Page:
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Donald Trump

United States consulate insists Hong Kong people will not be hit by Trump immigration ban

Assurance given after Hong Kong mother discloses warning from US college that overseas students should not leave the country

PUBLISHED : Wednesday, 01 February, 2017, 9:06pm
UPDATED : Wednesday, 01 February, 2017, 10:53pm

The United States consulate dismissed fears that Hongkongers would be affected by the country’s controversial immigration ban after a US institution issued letters to international students not to leave the US.

The concern came after a local parent revealed that her son, who is studying in a community college in Seattle, received a letter from the school relating to President Donald Trump’s newly issued executive order banning nationals from Iraq, Iran, Libya, Somalia, Sudan, Syria and Yemen for 90 days.

“The college is advising international students not to travel outside the United States, including trips to Canada,” the letter stated.

Kristin Haworth, spokeswoman for the US consulate, told the Post that Hong Kong residents would not be affected by the executive order.

She said that embassies and consulates around the world would process and issue visas to “eligible visa applicants who apply with a passport from an unrestricted country, even if they hold dual nationality from one of the seven restricted countries.”

She added that there was no indication that fewer Hongkongers would apply for US visas.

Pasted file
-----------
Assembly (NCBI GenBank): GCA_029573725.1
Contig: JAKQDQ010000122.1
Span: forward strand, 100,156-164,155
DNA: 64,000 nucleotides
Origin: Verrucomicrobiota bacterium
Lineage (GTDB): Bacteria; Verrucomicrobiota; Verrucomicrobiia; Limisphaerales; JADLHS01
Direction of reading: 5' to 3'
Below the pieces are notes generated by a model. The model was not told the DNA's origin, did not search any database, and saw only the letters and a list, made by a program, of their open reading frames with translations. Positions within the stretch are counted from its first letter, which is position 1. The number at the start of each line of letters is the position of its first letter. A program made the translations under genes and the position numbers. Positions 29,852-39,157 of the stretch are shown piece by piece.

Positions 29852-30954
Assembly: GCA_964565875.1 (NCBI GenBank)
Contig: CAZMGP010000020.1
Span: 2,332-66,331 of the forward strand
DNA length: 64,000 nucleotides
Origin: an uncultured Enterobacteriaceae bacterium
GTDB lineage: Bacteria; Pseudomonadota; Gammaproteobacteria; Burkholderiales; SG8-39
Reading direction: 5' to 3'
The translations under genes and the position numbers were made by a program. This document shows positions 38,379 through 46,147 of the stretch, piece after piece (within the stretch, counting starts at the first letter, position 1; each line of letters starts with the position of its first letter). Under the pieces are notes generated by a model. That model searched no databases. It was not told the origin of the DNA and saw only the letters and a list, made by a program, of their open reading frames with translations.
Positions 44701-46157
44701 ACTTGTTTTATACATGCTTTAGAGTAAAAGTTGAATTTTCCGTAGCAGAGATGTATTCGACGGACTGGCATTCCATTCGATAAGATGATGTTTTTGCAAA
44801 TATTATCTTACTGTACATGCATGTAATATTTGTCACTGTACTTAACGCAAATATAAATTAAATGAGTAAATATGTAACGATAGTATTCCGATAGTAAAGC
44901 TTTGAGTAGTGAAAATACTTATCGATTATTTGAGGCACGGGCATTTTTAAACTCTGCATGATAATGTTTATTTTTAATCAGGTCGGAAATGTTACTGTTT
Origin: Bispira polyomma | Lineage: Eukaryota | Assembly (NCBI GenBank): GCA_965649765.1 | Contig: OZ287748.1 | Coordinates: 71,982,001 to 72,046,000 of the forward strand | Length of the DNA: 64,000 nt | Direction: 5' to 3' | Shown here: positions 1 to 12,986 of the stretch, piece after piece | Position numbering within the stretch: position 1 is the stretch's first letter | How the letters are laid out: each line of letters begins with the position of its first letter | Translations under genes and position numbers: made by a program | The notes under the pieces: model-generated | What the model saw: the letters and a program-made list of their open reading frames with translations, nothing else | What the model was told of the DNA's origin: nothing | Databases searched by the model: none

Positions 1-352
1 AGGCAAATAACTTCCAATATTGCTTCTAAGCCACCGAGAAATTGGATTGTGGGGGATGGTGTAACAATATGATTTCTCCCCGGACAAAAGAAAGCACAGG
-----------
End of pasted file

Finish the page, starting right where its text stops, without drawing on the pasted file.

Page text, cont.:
The worried mother, who was identified as Mrs Chau and declined to name the college which issued the letter, wondered whether her 21-year-old son, a Hong Kong resident who would graduate this summer and planned to apply to study in a US university, would be affected 90 days later.

“Could we be told that there won’t be further actions stopping people from other countries entering the US?” she said.

Chau is also worried because her elder daughter is working in the US and her visa will expire around October.

“Her work visa might not be extended as the [current government] seems to be unwelcoming to foreigners working there,” she said.

While the US consulate gave an assurance that Hongkongers would not be affected, an education consultant with Access Academic Consultancy, who chose to be identified only as Ms Lo, told the Post that fewer local students might choose the US for further studies.

“The order itself won’t have much influence on Hong Kong students, but the [welcoming] atmosphere would not be as good as Australia or Britain,” said Lo, who has not noted additional inquiries from parents regarding the latest US policy.

Hong Kong ranked 21st for the number of international students in the US. Around 8,000 Hong Kong students were in the country in the 2015-16 academic year.

Meanwhile, the League of Social Democrats and other concern groups staged a protest on Wednesday against Trump’s immigration ban. The protesters, who marched to the US consulate in Central, said no one should be discriminated against on the basis of religion or race.

Protester Eni Lestari, chairwoman of the International Migrants Alliance, said she was angry with Trump’s order and worried if her home country Indonesia, which had the world’s largest Muslim population, would one day be affected.